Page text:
Static: Wednesday, July 16, 2003
A D V E R T I S E M E N T
A D V E R T I S E M E N T
Zamba Mambo

Holy guacamole! Static hauled its rumbling belly to the 1500 block of North Main Street last week to gobble tasty cuisine at a favorite eatery, Café Zamba, and then cursed after finding the door locked and pasted with an ominous letter addressed to Zamba’s owners. The letter was difficult to read through tear-filled eyes, but said something along the lines of “your lease ... has been terminated by Guadiana Investment Corporation for non-payment of rent.”

What’s more, the funky little home decorating business next door, Chiffoniers, had a sign in its window saying its space was available for lease. What the?! Both businesses are located in the North Main Street Plaza historic building owned by Deyla Guadiana, who is preparing to break ground across the street on a $4 million Fort Worth Mercado. Would lost tenants at the plaza alter her plans to build a three-story building across the street, with spaces to be leased to merchants?

Hardly. Guadiana, a never-say-die kind of entrepreneur, vows that ground will be broken for the Mercado any day now, as soon as the city quits nitpicking her to death about her plans. She shuttered Café Zamba a week ago because restaurant owners hadn’t paid rent in six months, she said. Since then, numerous potential tenants have contacted her, she said.

Chiffoniers, which is French for a merchant selling for old stuff, is moving to another part of town only because of a family matter. “We’ve had great business here,” co-owner Susan Jose said.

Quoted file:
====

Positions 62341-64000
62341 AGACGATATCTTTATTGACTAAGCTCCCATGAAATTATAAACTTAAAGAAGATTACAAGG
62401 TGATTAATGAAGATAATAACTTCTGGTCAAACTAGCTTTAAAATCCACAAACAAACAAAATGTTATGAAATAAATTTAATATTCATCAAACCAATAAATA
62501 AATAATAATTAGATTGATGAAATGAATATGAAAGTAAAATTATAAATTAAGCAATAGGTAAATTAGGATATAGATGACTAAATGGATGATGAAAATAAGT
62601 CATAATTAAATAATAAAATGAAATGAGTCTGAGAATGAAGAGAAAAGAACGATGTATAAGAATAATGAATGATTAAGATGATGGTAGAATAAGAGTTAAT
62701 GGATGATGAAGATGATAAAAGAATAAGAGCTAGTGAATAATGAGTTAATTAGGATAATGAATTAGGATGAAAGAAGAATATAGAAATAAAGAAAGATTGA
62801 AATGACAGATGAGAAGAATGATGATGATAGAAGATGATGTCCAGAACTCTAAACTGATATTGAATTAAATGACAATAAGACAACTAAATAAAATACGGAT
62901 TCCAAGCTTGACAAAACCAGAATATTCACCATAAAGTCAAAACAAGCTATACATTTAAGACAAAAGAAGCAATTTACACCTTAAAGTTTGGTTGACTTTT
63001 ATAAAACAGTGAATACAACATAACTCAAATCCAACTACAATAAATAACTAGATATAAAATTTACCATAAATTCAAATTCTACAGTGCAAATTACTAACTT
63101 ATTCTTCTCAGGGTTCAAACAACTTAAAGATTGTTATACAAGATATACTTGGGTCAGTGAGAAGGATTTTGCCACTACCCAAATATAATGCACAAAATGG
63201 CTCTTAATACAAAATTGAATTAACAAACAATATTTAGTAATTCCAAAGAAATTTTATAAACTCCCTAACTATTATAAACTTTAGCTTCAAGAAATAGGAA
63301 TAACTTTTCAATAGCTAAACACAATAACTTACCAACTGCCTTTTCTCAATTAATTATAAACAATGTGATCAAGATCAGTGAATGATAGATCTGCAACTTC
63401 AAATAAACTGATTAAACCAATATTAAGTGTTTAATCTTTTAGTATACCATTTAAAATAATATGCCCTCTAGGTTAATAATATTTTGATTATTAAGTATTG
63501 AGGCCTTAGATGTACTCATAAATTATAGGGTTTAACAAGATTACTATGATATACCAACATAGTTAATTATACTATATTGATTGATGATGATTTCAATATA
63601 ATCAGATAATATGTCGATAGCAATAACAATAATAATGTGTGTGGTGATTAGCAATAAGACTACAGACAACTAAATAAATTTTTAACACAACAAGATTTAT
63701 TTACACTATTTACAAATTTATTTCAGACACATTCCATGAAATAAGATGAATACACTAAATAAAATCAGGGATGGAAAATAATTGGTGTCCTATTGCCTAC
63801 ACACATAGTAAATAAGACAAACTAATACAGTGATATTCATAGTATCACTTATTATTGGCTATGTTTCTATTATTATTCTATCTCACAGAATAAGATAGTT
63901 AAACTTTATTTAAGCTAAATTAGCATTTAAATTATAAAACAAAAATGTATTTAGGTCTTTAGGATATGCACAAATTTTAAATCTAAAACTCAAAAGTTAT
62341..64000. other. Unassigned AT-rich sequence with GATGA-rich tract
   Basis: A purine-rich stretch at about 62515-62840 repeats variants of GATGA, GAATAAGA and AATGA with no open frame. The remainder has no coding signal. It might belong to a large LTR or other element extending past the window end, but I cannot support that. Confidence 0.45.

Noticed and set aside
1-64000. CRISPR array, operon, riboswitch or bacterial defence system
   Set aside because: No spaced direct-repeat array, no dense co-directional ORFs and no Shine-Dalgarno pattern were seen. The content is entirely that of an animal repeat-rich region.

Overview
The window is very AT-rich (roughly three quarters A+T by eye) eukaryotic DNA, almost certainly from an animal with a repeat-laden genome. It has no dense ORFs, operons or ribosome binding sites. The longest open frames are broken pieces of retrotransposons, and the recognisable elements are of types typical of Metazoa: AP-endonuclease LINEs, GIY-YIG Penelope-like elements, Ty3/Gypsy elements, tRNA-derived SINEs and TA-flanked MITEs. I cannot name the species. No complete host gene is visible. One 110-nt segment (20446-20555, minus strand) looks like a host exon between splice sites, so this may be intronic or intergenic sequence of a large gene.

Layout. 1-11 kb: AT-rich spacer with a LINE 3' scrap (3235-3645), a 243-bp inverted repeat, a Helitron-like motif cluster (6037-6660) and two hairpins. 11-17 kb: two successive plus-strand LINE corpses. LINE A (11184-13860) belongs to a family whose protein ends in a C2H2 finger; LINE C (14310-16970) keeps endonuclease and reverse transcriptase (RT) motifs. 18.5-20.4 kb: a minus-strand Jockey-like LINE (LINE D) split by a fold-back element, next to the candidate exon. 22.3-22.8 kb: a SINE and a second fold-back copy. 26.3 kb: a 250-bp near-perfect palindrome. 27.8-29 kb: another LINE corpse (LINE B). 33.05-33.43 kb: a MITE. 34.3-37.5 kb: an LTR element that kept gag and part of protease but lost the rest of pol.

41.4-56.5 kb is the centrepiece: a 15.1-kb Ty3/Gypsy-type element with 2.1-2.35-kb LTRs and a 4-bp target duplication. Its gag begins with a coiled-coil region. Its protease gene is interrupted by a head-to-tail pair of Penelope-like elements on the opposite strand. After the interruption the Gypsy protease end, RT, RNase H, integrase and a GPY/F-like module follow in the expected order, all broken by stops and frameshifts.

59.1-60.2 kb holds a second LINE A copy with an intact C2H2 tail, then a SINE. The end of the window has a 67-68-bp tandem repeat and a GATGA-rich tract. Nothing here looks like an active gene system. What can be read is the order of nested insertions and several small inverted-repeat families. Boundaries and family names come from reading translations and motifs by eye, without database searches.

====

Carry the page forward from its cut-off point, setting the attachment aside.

What a (Betty) Crocker

The hubbub at The New York Times regarding former reporter and current dunderhead Jayson Blair’s plagiarism caused newspapers nationwide to scrutinize their own backyards. Static was considering that when word came of the recent departure from the Fort Worth Star-Telegram of longtime food editor Beverly Bundy. The rumor mill has a strong and consistent version of the reason for her departure, but she wouldn’t confirm it, and Star-T bosses don’t confer with Static. All Bundy would say is, “I worked there for 17 years and I loved my job.”

Regardless of the official reason, keep in mind that the Startlegram is on a mission to cut costs and boost profit margins, per a directive from Knight-Ridder ownership. Firing a longtime employee who has climbed the salary scale via annual merit raises is something the Star-T has done more than once this year.

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